Loop Head Lighthouse
Loop Head lighthouse, standing at the end of the Loop Head Peninsular is an impressive 23 metre white-painted lighthouse which is a popular tourist attraction in County Clare.
The first lighthouse on Loop Head was a vaulted stone-built cottage dating back to 1670 - this was one of only four lights of this type that we know existed at this time, but this was either deemed insufficient or fell into a state of disrepair and was replaced by another tower in 1720 after merchants from limerick petitioned for a new light on loop head to be constructed.
The coal fired light was replaced by a more recognisable and conventional tower in 1802 and this was fairly similar to the current tower in height. This light was oil powered and used banks of reflectors with oil lamps. In 1802 only 12 lenses were in use but 3 more were added by 1825, but the Limerick Chamber of Commerce still complained about the quality of the light and suggested it should be reconstructed. Despite this, the inspector of Irish lighthouses described the lights quality as being to the same standard of other lighthouses around the coast.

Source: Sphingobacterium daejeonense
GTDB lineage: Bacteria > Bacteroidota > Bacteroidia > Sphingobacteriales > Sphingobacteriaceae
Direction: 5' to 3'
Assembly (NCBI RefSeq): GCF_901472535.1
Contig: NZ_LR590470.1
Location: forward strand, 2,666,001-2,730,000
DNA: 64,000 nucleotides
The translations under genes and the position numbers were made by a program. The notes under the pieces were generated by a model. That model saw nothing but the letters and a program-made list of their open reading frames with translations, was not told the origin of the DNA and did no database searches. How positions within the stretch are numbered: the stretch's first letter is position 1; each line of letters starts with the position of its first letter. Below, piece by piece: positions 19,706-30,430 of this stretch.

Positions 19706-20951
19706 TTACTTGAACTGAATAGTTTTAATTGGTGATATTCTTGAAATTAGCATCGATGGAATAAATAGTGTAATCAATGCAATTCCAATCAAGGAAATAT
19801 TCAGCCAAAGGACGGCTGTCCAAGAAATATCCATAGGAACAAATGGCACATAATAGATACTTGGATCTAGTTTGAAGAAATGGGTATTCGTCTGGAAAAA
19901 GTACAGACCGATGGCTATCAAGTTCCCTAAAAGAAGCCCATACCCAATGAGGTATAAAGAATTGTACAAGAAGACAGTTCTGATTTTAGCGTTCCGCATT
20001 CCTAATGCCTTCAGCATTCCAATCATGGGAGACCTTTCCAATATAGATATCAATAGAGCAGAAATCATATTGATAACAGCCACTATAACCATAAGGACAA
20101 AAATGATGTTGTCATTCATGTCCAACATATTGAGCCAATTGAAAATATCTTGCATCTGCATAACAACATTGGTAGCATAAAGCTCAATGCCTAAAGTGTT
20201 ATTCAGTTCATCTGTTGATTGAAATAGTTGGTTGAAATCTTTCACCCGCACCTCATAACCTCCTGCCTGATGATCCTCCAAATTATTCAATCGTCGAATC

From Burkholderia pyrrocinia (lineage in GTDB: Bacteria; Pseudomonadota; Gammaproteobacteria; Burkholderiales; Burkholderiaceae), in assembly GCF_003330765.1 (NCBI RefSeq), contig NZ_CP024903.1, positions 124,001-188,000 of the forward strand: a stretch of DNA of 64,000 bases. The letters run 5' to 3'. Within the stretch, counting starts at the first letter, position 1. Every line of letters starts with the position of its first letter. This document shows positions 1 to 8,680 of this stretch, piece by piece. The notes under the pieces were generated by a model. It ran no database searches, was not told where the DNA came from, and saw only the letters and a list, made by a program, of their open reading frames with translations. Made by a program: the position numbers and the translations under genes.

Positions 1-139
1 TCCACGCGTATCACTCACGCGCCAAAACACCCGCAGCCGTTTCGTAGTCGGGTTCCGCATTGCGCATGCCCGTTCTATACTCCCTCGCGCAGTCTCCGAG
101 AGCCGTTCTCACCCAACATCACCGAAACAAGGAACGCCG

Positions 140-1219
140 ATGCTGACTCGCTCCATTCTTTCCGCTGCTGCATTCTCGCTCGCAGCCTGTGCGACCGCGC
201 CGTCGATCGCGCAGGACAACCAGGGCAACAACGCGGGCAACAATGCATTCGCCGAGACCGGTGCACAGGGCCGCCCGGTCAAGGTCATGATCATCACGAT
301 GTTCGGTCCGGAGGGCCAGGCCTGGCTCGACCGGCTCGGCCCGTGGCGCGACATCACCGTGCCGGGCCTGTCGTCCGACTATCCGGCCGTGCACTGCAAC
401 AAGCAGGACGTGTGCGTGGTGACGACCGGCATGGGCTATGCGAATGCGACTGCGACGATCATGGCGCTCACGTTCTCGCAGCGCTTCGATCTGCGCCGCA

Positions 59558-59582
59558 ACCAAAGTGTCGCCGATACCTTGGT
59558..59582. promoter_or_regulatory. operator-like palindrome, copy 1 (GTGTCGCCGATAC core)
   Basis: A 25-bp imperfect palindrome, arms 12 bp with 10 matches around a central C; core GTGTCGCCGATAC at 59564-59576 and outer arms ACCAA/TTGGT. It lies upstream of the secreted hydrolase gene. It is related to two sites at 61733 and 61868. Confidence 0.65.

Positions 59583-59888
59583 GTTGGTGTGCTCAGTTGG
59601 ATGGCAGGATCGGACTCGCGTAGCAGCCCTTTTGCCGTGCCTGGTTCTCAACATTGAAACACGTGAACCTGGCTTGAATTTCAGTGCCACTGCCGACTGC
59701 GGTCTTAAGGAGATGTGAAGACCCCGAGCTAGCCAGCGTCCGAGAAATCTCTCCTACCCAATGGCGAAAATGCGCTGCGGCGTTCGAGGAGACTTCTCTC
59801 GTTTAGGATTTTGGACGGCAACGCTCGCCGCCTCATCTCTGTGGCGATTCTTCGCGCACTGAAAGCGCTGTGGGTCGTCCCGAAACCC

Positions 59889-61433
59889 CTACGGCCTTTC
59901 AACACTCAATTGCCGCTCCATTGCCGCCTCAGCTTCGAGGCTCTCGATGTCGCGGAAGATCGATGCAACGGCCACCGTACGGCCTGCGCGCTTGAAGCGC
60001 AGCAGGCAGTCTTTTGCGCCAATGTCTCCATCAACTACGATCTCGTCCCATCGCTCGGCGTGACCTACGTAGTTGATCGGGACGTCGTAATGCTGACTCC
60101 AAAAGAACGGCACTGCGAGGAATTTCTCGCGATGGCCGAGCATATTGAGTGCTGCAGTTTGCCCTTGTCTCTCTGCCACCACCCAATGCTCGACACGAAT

Regardless of this view, the inspector still commissioned a new lighthouse to be built in 1854 - this is the tower we see today.
The lighthouse is probably the best known lighthouse in the whole of county clare and is one of few that is open to the public in the whole of ireland. The inside of the lighthouse is unpainted and the hollow column in the middle of the tower is wooden - it was through this column that weights would have descended the tower, turning the clockwork that would've rotated the lens prior to automation.
The clockwork mechanism, although disconnected from the lenses modern means of rotation remains in place today, beneath the light.
Despite many people believing Loop Head lighthouse to be the only lighthouse on the peninsular, the nearby tower at Kilcredaun, which served as a lighthouse until 2011, actually predates the tower at Loop Head by 27 years.
The lighthouse is regularly open to the public and the adjacent keeper's houses have been transformed into a museum about the light station and the CIL - who operate the station.
During WWII, Ireland remained neutral land and to provide locational information to bombers returning from the Atlantic, approximately 85 locational signs were spelt out on the ground reading 'EIRE' - meaning Ireland in the Irish language. One of very few that remain, exists in front of the Lighthouse on Loop Head and this is as much a tourist attraction as the lighthouse alone.